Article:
Aug 17, 2018 | By Thomas

Japanese designer Jun Kamei has created a 3D printed garment called Amphibio, “a gill garment for our aquatic future,” which he is presenting as part of his graduation thesis from London’s Royal College of Art (RCA).

Amphibio, the two-part 3D-printed accessory consists of a gill and a respiratory mask, is designed specifically for a future in which humankind lives in very close proximity with water.

"By 2100, a temperature rise of 3.2 degrees celsius is predicted to happen, causing a sea-level rise affecting between 500 million and three billion people, and submerging the megacities situated in the coastal areas," he explained.

The gill accessory is 3D printed from a microporous hydrophobic material, which allow air to pass through, but  stop any water from penetrating it. The system is able to extract oxygen from the surrounding water, and release carbon dioxide that accumulates in the system.

Inspired by the gills of a fish, its creator hopes the design could help mankind cope with rising sea levels and spent more time underwater.

"The technology was inspired from water diving insects which survive underwater by virtue of a thin layer of air trapped on their superhydrophobic skin surface, working as a gas exchanging gill," he said. "The newly developed material can be shaped in complex forms using recent additive manufacturing technologies, such as 3D printing."

"It provides daily comfort to people who spend as much time in the water as on the land," Kamei said.

The system currently does not produce enough oxygen to sustain human breathing, but Kamei is planning to test AMPHIBIO to support underwater breathing at human scale, where a gill with at least 32 m2 would be required to support our oxygen consumption in water.

"If you are familiar with free diving and scuba diving equipment, Amphibio sits right in between those two,” Kamei added. “In a near future, it could allow the wearer to stay underwater longer than in free diving, but with less equipment than scuba diving."

Kamei is graduating from RCA with an MA in Innovation Design Engineering. He embarked on the project in collaboration with RCA-IIS Tokyo Design Lab, an international collaborative initiative between RCA and the University of Tokyo.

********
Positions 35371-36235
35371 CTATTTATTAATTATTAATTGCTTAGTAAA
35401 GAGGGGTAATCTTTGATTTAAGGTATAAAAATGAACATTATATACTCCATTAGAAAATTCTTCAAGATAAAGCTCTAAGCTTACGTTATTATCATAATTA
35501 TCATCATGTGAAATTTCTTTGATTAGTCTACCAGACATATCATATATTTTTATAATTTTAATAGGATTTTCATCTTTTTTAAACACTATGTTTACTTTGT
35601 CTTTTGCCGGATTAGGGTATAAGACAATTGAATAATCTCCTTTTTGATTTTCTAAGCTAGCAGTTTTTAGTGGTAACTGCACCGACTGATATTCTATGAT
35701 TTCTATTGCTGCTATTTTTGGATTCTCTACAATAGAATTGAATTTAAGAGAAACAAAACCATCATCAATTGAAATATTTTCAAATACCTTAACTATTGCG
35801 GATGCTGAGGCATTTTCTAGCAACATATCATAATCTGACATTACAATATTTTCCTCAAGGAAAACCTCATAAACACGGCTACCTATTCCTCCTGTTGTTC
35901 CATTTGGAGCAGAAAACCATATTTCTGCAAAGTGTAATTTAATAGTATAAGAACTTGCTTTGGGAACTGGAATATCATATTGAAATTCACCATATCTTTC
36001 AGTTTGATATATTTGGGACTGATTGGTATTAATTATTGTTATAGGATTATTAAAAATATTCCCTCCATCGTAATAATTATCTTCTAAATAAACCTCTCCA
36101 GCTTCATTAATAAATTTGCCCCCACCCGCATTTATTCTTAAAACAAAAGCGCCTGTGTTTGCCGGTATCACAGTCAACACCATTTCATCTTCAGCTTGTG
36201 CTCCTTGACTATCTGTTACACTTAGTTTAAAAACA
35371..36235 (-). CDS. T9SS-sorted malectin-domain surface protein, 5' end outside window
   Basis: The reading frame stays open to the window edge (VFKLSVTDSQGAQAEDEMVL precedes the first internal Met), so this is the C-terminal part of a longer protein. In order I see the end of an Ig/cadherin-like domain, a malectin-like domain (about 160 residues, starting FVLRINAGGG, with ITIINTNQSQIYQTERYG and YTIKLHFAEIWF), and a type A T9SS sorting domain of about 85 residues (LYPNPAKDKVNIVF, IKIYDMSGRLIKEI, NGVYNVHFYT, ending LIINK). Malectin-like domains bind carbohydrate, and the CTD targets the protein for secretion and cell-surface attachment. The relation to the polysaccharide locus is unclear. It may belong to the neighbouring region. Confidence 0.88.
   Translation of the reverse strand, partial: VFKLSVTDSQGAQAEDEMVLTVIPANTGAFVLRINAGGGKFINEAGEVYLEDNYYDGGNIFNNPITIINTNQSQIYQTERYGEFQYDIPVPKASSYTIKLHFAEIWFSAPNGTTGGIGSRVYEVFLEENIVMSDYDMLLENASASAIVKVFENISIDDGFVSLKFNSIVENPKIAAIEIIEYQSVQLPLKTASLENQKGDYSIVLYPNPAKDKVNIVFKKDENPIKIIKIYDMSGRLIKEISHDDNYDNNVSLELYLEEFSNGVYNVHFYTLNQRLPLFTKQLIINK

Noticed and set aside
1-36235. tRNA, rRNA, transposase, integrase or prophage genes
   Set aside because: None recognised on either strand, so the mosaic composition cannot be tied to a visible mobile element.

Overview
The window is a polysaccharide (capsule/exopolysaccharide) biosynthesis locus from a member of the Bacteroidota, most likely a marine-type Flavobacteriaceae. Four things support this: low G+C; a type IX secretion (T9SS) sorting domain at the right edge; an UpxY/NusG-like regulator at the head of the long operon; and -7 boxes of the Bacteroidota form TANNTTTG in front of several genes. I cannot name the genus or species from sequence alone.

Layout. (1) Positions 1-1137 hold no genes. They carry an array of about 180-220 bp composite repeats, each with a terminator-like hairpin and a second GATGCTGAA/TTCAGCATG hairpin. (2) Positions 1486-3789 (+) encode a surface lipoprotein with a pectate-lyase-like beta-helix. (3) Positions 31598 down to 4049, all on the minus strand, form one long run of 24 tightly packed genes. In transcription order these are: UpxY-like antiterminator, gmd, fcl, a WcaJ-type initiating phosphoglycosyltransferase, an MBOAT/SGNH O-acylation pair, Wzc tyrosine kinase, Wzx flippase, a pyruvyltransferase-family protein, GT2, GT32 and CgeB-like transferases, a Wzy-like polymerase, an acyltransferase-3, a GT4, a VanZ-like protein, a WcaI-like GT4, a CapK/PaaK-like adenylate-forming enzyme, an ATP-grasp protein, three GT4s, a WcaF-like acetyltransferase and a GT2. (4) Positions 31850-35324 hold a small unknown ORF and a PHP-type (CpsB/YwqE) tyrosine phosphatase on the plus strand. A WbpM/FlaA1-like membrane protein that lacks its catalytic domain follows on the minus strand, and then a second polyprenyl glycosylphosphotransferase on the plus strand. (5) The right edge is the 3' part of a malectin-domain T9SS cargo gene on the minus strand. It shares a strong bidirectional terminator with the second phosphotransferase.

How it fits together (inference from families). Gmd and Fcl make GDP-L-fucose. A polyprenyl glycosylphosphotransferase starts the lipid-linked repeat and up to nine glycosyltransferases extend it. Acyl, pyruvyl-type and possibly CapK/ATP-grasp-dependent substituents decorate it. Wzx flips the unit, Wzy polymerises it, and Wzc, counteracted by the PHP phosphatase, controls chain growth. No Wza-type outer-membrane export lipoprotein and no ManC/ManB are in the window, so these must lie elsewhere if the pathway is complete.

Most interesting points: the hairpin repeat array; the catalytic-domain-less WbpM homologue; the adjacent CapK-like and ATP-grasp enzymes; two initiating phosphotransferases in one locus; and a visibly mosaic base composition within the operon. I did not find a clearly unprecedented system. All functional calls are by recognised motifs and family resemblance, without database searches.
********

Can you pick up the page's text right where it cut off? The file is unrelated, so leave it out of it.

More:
Posted in 3D Printing Application



Maybe you also like:


Steven Worthman wrote at 10/14/2018 8:25:19 AM:

Great scientific discovery starts this way As a mere breath. In 70 years It is a Unstoppable force. The only question remains Will it be treated like garbage science Before it's even started?

Jaime wrote at 8/21/2018 3:30:58 PM:

You might want to read the actual (peer reviewed) paper before claiming that it's bs;!divAbstract

Jesus bonaparte wrote at 8/20/2018 8:06:43 PM:

Something about oxygen and hydrogen molucules and wich one is bigger, but hey its art so dont take it serious :) smileyface

NoSpam wrote at 8/20/2018 2:36:56 AM:

Not the first art student project to try this...

John Smith wrote at 8/18/2018 4:08:53 PM:

This is all completely false! Other people have already tried this scam and succeeded. If you had any knowledge of chemistry you would know that oxygen molecules are LARGER than water molecules and thefore cannot be filtered out. This is just another terribly made scam and sadly the public is no longer educated enough to know the difference.

Dylan wrote at 8/18/2018 2:12:16 AM:

This is garbage science fiction

Leave a comment:

Your Name:


Subscribe us to Feeds twitter facebook   

About provides the latest news about 3D printing technology and 3D printers. We are now seven years old and have around 1.5 million unique visitors per month.

News Archive